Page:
# Is the Riemann integral of a strictly positive function positive?

In the proof here a strictly positive function in $(0,\pi)$ is integrated over this interval and the integral is claimed as a positive number. It seems intuitively obvious as the area enclosed by a continuous function's graph lying entirely above the x-axis and the x-axis should not be zero. But how can I prove this formally?

If the function is positive over a closed interval apparently the result is not true. This has further confused me. Can someone please clarify my doubt.

Thanks

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If you have a counterexample function $f$ s.t. $f(x)>0$ on the closed interval $[a,b]$ but $\int_a^b f = 0$, then clearly $f(x)>0$ on $(a,b)$ and $\int_a^b f = 0$. –  Ilya Apr 4 '13 at 14:53
Any graph argument implicitly assumes that the function is continuous. In which case $f>0$ implies $\int_a^b f>0$. –  1015 Apr 4 '13 at 14:53
to add to a comment by @julien, although Riemann integrability does not require continuity, the function in your first link is continuous –  Ilya Apr 4 '13 at 14:56
If $f$ is Riemann integrable, then $f$ is continuous a.e., and one just needs continuity at a single point to show $\int_a^b f > 0$. –  copper.hat Apr 4 '13 at 16:10
The second link in this question doesn't seem to work. –  Jonas Meyer Jan 26 at 22:39

Let $f : I \to \mathbb{R}$ be a function on some interval $I$.

If $f$ is continuous and positive on $I$, then $\displaystyle \int_I f >0$. Indeed, $f \geq \alpha >0$ on some closed interval $K \subset I$, so $\displaystyle \int_I f \geq \int_K f \geq \alpha \cdot \mu(K)>0$.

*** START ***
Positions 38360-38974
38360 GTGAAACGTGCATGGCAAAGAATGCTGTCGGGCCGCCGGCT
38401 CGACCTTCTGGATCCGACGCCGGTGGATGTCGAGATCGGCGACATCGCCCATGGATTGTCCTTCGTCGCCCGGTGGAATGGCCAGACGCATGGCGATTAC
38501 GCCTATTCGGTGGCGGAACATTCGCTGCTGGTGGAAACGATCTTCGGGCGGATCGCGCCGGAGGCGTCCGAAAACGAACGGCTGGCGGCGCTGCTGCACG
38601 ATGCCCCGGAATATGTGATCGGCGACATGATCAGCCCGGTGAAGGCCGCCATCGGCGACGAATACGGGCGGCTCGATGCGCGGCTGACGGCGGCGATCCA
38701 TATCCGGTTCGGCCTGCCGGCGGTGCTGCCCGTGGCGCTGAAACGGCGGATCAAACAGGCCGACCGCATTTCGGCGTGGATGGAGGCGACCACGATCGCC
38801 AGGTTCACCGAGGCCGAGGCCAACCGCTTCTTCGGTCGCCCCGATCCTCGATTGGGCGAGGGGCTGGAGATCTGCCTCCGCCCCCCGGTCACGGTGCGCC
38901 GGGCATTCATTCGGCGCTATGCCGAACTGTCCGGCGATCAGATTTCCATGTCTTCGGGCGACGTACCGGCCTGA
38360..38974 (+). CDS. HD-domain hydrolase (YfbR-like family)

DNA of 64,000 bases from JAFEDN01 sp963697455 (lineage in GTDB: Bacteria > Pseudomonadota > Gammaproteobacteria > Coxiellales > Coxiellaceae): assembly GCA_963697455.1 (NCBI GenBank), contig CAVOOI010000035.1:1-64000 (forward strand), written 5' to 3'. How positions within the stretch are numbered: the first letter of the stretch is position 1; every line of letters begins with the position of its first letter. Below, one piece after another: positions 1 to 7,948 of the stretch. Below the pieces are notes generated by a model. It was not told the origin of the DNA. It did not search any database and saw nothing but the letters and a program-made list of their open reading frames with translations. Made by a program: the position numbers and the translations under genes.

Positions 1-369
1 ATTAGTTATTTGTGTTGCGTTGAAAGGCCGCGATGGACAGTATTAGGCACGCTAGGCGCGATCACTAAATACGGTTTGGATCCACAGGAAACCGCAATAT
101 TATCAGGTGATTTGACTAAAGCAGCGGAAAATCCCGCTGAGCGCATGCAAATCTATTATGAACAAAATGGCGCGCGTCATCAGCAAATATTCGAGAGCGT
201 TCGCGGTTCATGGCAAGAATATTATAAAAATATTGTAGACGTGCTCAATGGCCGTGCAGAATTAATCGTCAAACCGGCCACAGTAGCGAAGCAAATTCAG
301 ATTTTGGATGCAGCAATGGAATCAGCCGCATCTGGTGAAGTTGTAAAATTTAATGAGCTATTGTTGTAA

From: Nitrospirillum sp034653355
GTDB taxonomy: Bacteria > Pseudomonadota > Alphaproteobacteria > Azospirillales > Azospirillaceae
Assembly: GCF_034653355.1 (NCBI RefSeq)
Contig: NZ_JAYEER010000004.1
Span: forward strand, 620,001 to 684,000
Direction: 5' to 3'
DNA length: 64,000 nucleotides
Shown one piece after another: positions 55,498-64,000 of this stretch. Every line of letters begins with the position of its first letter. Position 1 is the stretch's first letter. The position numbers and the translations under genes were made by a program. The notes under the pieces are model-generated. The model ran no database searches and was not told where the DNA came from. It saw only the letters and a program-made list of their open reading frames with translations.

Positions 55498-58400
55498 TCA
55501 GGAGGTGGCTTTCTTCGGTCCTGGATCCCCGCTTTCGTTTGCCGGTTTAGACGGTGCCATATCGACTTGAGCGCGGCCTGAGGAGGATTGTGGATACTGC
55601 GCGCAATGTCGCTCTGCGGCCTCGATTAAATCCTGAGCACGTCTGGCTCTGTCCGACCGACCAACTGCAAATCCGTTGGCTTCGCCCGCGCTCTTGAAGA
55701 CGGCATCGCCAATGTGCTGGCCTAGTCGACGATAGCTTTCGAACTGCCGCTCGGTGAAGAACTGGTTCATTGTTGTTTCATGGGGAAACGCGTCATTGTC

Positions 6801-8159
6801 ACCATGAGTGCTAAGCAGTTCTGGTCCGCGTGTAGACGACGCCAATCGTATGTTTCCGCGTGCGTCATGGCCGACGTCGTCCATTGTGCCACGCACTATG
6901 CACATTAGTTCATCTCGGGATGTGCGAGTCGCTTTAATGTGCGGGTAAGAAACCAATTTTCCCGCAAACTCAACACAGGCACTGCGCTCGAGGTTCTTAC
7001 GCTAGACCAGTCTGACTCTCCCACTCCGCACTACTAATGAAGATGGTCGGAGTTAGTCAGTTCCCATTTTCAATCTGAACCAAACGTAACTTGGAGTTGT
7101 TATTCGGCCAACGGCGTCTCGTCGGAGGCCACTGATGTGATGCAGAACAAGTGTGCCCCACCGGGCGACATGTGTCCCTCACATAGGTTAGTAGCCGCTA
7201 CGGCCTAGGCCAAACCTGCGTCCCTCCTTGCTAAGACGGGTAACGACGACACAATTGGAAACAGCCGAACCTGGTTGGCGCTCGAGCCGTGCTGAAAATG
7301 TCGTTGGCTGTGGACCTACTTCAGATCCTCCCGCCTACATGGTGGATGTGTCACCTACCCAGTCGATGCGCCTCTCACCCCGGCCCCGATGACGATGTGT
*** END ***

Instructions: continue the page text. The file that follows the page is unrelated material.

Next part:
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@julien But Riemann integrable $\implies$ Lebesgue integrable, hence how could a counterexample exist? –  Did Apr 4 '13 at 15:13
A Riemann integrable function $f$ over a nondegenerate interval has points of continuity. This is enough to insure the integral is positive for positive $f$. –  David Mitra Apr 4 '13 at 15:15
@DavidMitra I was impressed by Remark 4.21 here. And I did not really think about it any further... –  1015 Apr 4 '13 at 15:19
@Did Sure, I was silly. Do you have any idea of what they mean here in Remark 4.21? –  1015 Apr 4 '13 at 15:29
@julien: I can only imagine that they mean with the machinery developed so far, they cannot prove it. However, I think it is straightforward to prove, let me see if I can dig up a proof. –  copper.hat Apr 4 '13 at 15:41

If $f$ is non-negative, Riemann integrable and $\int_a^b f(x) dx = 0$ (with $a<b$) then it must be the case that $f(x) = 0$ a.e. Hence if $f$ is strictly positive on $[a,b]$, then it must be the case that $\int_a^b f(x) dx > 0$.

This is straightforward to see using the Lebesgue integral.

See Corollary 3 in www.math.sc.edu/~schep/riemann.pdf for a straightforward proof. The essence is to show that for all $c > 0$ the set $\{x \in [a, b] | f (x) \ge c \}$ has content zero.

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